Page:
A second surprise happened to the west of my study site, toward Palm Springs. First men with machines arrived and leveled some shifting sand dunes. Next they sprinkled the areas they had flattened from water trucks, and this was followed by a similar sequence of slab-laying and house-building. Earlier, developers had subdivided the flattened dunes by lines scribed on a plat map; these lines were then transcribed to the landscape as a housing “development” acclaimed and commended by Life magazine.
And now, while driving my car through drifting sand on paved streets, I came upon a brand new ranch-style house—cracked in the middle, with one end hanging several feet down into a deep wind-scoured hole. A nearby neighbor complained to me that Riverside County did not send plow trucks frequently enough to keep the streets clear of continually drifting sand. People settling in houses newly placed in desert sand seemed to know nothing about the place they had chosen to live. Their subdivision stood in the blowing winds and the shifting dunes of the open desert. In air-conditioned oblivion—in cars and houses that protected them from the desert’s searing heat—they did not know their place.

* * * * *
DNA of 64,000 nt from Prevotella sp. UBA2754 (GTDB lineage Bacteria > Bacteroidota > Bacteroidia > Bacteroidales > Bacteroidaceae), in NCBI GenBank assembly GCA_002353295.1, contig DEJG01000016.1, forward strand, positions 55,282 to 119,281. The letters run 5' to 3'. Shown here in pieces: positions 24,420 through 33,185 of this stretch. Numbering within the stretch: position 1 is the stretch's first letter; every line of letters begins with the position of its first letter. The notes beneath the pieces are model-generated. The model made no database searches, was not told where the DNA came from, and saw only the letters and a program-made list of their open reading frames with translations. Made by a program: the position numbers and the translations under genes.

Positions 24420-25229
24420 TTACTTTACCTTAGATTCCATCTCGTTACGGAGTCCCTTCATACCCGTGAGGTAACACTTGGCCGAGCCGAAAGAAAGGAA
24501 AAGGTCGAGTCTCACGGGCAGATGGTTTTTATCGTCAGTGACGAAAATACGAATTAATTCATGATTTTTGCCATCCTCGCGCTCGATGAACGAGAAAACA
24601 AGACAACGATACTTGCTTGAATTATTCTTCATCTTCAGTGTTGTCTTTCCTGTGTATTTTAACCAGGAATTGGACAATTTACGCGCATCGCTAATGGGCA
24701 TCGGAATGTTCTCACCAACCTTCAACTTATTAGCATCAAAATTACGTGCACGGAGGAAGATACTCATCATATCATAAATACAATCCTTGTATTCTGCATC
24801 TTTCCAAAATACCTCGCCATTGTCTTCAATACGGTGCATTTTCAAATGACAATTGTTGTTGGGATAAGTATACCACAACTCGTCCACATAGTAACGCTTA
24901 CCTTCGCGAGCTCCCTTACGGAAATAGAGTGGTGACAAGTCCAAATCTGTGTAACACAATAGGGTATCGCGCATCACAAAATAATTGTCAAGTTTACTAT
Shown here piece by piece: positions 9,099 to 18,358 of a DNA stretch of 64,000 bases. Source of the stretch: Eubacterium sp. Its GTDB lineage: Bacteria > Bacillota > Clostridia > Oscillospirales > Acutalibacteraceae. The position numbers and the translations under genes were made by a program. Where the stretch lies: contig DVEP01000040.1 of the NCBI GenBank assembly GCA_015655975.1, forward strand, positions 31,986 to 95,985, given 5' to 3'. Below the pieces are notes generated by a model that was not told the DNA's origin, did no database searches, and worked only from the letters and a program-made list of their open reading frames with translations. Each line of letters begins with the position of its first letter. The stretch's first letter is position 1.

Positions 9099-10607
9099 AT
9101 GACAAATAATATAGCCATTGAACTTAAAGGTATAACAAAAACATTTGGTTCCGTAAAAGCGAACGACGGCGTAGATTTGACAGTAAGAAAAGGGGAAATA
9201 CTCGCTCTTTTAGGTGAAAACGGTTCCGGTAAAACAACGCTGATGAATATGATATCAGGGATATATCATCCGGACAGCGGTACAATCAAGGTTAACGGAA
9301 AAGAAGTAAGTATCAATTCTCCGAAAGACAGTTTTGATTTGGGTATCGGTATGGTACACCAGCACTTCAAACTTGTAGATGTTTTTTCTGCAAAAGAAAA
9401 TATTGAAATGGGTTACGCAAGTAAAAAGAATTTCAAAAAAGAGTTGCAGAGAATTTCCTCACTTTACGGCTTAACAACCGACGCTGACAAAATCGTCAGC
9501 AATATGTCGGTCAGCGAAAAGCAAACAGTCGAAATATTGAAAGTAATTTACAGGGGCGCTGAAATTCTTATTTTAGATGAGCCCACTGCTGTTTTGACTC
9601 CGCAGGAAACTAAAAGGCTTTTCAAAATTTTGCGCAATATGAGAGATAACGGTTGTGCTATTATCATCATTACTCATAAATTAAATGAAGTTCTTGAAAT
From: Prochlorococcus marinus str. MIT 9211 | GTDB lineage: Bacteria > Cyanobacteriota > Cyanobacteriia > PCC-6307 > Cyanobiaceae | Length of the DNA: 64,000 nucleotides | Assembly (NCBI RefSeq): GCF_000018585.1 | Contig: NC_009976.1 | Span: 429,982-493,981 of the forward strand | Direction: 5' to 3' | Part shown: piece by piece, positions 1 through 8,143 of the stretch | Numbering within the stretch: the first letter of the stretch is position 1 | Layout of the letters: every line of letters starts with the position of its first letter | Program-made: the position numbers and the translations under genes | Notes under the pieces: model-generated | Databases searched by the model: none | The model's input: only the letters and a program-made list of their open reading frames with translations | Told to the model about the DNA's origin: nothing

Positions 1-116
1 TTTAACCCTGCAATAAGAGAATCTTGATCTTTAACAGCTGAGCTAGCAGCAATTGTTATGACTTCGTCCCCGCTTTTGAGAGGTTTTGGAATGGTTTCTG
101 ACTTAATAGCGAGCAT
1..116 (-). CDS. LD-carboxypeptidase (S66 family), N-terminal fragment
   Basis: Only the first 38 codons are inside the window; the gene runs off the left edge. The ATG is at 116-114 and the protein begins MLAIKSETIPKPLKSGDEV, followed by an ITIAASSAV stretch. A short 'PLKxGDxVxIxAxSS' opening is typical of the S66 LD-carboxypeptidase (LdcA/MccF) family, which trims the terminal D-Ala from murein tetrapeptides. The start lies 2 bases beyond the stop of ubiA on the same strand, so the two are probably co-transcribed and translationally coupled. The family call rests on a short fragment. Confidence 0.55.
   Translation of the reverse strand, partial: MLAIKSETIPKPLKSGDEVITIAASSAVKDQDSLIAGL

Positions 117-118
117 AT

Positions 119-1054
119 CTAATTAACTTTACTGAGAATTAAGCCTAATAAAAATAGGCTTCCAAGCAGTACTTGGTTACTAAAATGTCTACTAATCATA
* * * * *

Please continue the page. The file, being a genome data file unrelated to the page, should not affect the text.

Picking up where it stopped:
It was a startling illustration of how human knowledge about how the world works (science) and about what ought to be (ethics) had had little effect on the decision of the people who settled in these desert dunes (praxis). The dune levelers had transformed dirt-cheap land into high-priced lots. Presumably the human settlers to whom the developers sold knew nothing of shifting dunes or alluvial fans; neither did anyone tell them of their precarious situation. The “developed” landscape, as I beheld it, was a silent testimony to the cultured ignorance of these well-intentioned home buyers and to the arrogance and greed of those who enticed them to buy. Living there, they knew next to nothing of the “there” where they lived, the desert and dunes. Their praxis was divorced from desert knowledge (science) and desert wisdom (ethics).
For the students in New Hampshire I added “praxis” to the third corner of the triad, along with the question, “What then must we do?” The corners of the completed triangle provided the framework for me to address their question.
Part 2 describes the science-ethics-praxis triad that Dewitt drew for his students.